Trailer gates leave trucking company undone


HRX TPT bears brunt of damages 10 years after crushing incident

Trailer gates leave trucking company undone
An image of the gates from the court ruling

 

A loader has won his personal injury case after being crushed by eight trailer gates weighing 300kg in total and a trucking company has been given the burden of a large majority of the compensation.

The Ceva employee was working on the trailer near a loading dock at the Somerton depot of South Pacific Tyres (SPT) when the 2007 incident occurred.

Ceva, which admitted duty-of-care liability, was contracted to provide logistic services to SPT.

The tautliner trailer was owned and operated by the HRX, which had a transport contract with SPT.

The Supreme Court of Victoria case – before judge Michael McDonald, who recently heard the Victoria Intermodal Container Terminal (VICT) injunction case against unions – hinged on whether HRX TPT had a duty of care and, if so, had breached it.

The central issue as to the liability of HRX concerns the manner in which the eight gates were secured.

The loader argued that:

  • the usual practice was for the gates to be tied off in bundles of two to three at a time, and that as each bundle was untied the gates would be individually removed and positioned along the inside of the trailer
  • on the morning of January 31, 2007, the eight gates were secured by only one rope which had been lashed across the front of all eight gates
  • as soon as he untied the single rope securing the gates, all of them fell on him.

The judge found this to be the case.

The court heard that in the year before the incident, Ceva had told HRX that its drivers were to no longer be involved in loading and that drivers would have to sleep in their trucks while their trailers were loaded.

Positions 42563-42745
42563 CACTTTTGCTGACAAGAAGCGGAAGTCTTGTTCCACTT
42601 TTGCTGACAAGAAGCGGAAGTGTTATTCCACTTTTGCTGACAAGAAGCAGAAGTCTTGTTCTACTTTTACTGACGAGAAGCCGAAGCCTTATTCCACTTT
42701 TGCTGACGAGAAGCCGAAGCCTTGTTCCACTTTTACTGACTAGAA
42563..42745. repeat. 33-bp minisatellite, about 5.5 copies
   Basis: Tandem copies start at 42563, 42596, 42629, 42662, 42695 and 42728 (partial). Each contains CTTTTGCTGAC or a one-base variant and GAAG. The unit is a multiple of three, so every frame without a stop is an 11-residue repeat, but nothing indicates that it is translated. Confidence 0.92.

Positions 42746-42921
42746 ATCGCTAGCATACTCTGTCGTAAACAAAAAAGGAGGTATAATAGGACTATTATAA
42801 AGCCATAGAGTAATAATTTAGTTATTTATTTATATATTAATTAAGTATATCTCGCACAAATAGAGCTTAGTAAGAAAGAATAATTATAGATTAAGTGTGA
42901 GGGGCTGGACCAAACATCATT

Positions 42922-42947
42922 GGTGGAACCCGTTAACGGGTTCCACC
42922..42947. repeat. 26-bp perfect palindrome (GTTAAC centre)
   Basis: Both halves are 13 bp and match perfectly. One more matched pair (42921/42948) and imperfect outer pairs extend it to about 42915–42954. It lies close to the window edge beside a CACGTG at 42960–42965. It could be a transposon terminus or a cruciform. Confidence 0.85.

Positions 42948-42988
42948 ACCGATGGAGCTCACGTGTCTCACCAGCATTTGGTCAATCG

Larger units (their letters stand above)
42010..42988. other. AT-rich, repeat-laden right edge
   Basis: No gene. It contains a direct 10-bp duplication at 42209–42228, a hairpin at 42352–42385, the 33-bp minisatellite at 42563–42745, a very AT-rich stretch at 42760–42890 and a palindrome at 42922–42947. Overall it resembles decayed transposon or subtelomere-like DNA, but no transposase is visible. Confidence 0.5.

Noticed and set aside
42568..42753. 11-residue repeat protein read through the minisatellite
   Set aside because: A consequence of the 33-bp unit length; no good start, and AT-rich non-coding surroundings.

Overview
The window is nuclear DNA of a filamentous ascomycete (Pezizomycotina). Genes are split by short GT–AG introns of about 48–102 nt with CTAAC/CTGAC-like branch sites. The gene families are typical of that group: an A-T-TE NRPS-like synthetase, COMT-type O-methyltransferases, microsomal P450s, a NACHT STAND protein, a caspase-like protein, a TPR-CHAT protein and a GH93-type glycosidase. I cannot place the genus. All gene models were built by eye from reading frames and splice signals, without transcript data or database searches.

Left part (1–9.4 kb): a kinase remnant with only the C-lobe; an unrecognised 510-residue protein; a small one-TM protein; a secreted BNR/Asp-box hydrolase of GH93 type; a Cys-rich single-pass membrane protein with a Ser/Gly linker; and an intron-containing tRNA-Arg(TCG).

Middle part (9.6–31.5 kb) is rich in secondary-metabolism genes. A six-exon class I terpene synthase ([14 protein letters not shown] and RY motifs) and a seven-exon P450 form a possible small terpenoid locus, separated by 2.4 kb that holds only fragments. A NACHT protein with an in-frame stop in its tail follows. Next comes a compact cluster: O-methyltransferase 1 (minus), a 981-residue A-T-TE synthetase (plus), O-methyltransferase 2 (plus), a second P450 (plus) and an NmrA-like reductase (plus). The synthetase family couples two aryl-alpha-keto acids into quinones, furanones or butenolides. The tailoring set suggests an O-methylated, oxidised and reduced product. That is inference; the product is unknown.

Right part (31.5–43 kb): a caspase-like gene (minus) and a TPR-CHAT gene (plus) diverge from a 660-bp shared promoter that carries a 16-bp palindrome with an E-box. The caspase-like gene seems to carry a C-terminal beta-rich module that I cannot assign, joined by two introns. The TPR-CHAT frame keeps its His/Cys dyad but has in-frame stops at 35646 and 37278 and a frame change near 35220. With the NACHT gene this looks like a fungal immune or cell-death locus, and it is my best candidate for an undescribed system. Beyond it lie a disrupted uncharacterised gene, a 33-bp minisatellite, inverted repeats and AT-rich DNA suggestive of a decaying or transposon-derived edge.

HRX argued it was not the employer, principal, sub-contractor or in any other way responsible for the how loading occurred and that how the gates were handled after the trailer was emptied was not under its control.

Rather it was Ceva’s responsibility.

HRX also noted unfastening work had been carried out by HRX drivers at the SPT Depot from at around November 2003 until November 2007 without reported injury or incidents from the sudden collapse of a stack of gates.

This was rejected as an argument against it having a duty of care as it had control over how all the gates were tied, with just one rope, in the first place.

"HRX owed a duty of care to secure the gates so as not to expose any person untying them to an unreasonable risk of injury," the judge finds, especially as that risk was "patently foreseeable".

Including the statutory maximum of $598,360 for pain and suffering and $1,374,370 for economic loss, the total awarded was $1,374,370.

This was split 35 per cent to Ceva and 65 per cent to HRX but it was to be adjusted to take account of compensation payments of approximately $430,000 which have been received since January 2007.

 

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